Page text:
Scottish ministers were not consulted by the UK government when it drew up its first strategy on conservation and development in the Arctic last year. Now they are coming under growing pressure to come up with their own.
Tensions between the need to protect the polar region’s fragile environment and the demand to exploit its valuable resources are increasing as global warming melts the ice cap. Last week the UK oil giant, Shell, shelved controversial plans to drill in the Alaskan Arctic this summer.
The UK government produced its Arctic strategy in October after five years of consultation. It endorsed plans to exploit oil, gas and other minerals, but said there should be high environmental standards.
But now the strategy has come under fire for being “overly timid” so as not to offend other countries. In a paper published today by the Scottish Global Forum think tank, former British diplomat, Professor Alyson Bailes, highlights “weaknesses” in the UK approach.
“It provides no clear directives for the future UK military role, or for the ambitions of British business,” she argues. “Nor indeed does it address an array of other questions about non-state Arctic actors, including how far they ought to regulate and restrain themselves.”
She reveals that the Scottish government was not involved in drafting the UK strategy. “Yet Scotland is the nearest part of the UK to the Arctic, with a larger proportional stake both in fishing and the hydrocarbon sector, and more natural ports of call for Arctic shipping,” she says.
“It is more directly exposed to the working of Arctic climate change, and is far more likely to be affected - and asked to help - in any major disasters affecting the European High North.”
Bailes, who is now a professor at the University of Iceland in Reykjavik and a visiting professor at the College of Europe in Bruges, Belgium, told the Sunday Herald that Scotland should consider developing its own Arctic policy to cover those issues for which it has devolved responsibility.
“The Faroe Islands have already done something similar while remaining within the Kingdom of Denmark,” she said. “A separate Scottish effort might actually correct some weaknesses in the UK's stated policy as it stands.”
She added: “Scotland is small enough not to offend or threaten anyone. It is closer to many of the Arctic issues, and a successful, sustainable Arctic development would have a much bigger proportional impact on the Scottish economy.”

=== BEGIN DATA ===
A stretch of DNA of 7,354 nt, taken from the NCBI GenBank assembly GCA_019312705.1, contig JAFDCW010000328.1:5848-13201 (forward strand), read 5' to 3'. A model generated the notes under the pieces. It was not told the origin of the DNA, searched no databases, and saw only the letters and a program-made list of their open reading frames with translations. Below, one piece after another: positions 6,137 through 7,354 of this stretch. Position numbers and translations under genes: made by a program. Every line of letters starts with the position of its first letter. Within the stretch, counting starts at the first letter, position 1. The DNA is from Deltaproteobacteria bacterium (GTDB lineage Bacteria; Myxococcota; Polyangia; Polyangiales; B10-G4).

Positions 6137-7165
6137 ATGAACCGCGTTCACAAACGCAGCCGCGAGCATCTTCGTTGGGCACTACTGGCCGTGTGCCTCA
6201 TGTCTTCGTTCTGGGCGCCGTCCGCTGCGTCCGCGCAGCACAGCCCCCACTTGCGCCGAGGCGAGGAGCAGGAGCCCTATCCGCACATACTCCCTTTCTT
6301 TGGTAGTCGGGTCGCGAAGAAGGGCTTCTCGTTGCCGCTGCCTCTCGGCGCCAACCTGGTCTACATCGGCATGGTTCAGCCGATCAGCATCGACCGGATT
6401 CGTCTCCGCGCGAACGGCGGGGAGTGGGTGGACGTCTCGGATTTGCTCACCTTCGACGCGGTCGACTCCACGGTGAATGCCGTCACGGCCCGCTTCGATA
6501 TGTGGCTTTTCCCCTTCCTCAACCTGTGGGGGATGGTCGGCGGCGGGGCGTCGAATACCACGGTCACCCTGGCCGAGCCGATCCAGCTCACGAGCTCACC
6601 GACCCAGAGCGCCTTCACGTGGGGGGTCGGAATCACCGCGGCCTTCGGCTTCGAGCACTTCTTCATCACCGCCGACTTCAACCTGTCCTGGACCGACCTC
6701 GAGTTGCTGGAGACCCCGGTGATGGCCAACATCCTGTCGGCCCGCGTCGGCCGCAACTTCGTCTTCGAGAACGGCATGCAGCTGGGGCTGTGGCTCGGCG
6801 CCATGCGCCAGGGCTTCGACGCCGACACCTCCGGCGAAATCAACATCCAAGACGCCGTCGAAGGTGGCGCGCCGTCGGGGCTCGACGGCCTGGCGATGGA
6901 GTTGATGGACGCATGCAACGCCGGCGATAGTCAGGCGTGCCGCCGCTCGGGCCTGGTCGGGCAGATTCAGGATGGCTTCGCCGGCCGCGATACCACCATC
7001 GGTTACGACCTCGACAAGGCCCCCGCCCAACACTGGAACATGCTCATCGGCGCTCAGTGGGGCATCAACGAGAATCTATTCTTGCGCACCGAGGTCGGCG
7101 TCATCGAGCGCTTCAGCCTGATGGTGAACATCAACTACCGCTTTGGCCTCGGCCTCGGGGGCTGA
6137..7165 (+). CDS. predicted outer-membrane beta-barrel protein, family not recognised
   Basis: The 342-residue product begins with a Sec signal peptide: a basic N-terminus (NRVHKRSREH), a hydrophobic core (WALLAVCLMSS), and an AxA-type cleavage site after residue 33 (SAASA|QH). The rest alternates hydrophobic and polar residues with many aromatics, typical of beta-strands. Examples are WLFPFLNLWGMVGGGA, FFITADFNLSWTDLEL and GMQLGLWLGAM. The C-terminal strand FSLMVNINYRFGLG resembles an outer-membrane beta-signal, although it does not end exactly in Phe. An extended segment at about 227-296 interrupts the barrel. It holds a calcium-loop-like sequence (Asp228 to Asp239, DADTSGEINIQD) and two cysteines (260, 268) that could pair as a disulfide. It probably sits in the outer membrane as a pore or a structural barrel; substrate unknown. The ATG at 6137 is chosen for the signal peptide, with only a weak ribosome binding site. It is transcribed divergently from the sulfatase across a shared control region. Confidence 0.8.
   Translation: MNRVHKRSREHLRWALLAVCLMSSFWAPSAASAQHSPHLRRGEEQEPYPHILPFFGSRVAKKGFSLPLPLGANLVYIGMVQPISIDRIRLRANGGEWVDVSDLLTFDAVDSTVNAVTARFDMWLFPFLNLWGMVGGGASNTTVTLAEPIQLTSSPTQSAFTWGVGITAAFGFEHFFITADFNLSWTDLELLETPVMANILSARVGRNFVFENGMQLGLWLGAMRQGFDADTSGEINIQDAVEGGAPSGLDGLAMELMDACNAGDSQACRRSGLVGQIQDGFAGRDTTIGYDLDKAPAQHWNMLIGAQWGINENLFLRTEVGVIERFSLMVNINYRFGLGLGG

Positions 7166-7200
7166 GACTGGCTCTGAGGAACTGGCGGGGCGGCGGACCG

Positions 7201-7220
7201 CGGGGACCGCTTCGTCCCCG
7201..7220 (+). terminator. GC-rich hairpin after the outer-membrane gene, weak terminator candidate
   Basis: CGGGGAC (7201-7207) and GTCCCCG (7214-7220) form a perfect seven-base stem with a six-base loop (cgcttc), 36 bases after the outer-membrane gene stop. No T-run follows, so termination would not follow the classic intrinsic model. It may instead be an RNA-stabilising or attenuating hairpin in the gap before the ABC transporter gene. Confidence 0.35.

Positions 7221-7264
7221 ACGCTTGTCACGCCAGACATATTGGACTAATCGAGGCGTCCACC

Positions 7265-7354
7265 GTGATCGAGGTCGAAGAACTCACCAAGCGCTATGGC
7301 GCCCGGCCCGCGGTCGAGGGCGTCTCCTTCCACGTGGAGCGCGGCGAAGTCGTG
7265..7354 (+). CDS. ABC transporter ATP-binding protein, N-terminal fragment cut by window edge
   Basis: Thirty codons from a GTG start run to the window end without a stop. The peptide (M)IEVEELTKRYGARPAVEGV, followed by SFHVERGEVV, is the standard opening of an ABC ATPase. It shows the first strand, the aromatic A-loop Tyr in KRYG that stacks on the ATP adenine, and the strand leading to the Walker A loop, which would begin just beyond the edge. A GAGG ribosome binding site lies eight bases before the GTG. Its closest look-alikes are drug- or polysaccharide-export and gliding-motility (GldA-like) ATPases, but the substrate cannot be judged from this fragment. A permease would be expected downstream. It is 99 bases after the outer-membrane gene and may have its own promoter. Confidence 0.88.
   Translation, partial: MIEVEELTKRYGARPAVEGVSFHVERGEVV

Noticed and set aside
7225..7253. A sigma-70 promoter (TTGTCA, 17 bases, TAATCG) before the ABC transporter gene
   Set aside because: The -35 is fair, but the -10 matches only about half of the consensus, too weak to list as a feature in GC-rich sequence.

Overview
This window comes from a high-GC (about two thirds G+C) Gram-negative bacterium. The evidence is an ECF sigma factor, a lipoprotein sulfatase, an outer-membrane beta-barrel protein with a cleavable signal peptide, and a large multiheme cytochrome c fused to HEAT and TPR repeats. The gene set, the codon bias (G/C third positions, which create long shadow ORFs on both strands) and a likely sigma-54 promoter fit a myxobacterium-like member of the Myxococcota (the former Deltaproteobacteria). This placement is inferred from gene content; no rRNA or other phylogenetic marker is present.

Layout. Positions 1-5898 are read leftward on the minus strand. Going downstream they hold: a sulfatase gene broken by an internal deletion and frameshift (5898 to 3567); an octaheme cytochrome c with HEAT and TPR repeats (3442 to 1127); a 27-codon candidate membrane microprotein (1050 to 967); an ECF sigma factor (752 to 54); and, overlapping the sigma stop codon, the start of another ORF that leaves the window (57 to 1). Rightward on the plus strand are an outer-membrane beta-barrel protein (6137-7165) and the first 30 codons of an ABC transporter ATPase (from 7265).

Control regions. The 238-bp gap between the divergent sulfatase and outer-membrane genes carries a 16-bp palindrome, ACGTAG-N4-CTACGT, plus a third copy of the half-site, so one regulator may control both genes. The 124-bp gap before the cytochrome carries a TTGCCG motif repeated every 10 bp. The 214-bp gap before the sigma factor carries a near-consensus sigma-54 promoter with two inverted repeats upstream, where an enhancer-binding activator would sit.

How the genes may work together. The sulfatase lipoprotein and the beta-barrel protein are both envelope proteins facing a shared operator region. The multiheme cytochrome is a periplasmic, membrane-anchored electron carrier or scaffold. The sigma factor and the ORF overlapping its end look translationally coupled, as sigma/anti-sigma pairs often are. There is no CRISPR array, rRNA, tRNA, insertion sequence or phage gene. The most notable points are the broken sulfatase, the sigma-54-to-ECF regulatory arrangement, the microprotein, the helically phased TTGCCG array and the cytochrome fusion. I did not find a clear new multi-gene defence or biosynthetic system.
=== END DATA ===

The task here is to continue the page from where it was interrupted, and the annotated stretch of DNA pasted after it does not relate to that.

Bailes argued that a Scottish policy could say more about accidents in the Arctic, and how to respond to them. “Scotland also has a deeper understanding of the complex ways new oil and gas development can affect remote communities,” she said.
WWF Scotland criticised the UK government’s Arctic policy as “full of contradictions” because it backed oil and gas extraction while urging action to tackle climate change. Scotland would have a lot to contribute to an Arctic policy, suggested the environmental group’s director, Lang Banks.
He said: “Scotland’s longstanding scientific experience in the polar regions would certainly be of much use in helping to protect the Arctic while delivering a sustainable future for those who live there.”
Scottish Global Forum’s director, Dr John MacDonald, stressed that environmental concerns should be uppermost. “Russia has taken it upon itself to issue licences for the northern sea route and we know that they have a very poor record of regard for the environment,” he said.
The Scottish government confirmed that it had “no central record” of being consulted on the UK policy document. “We have no immediate plans to publish a separate Arctic strategy for Scotland,” said a government spokesman.
“Scotland has key shared interests with its geographical neighbours in the North Atlantic, such as Iceland and Norway, and a common interest in the Arctic and High North. We recognise the importance of the Arctic and the challenges that managing such a unique environment presents.”
He added: “The Scottish government is therefore committed to working constructively with its international partners to ensure that issues affecting the Arctic, such as climate change, are taken seriously and addressed appropriately.”
The article by Alyson Bailes can be read at scottishglobalforum.net.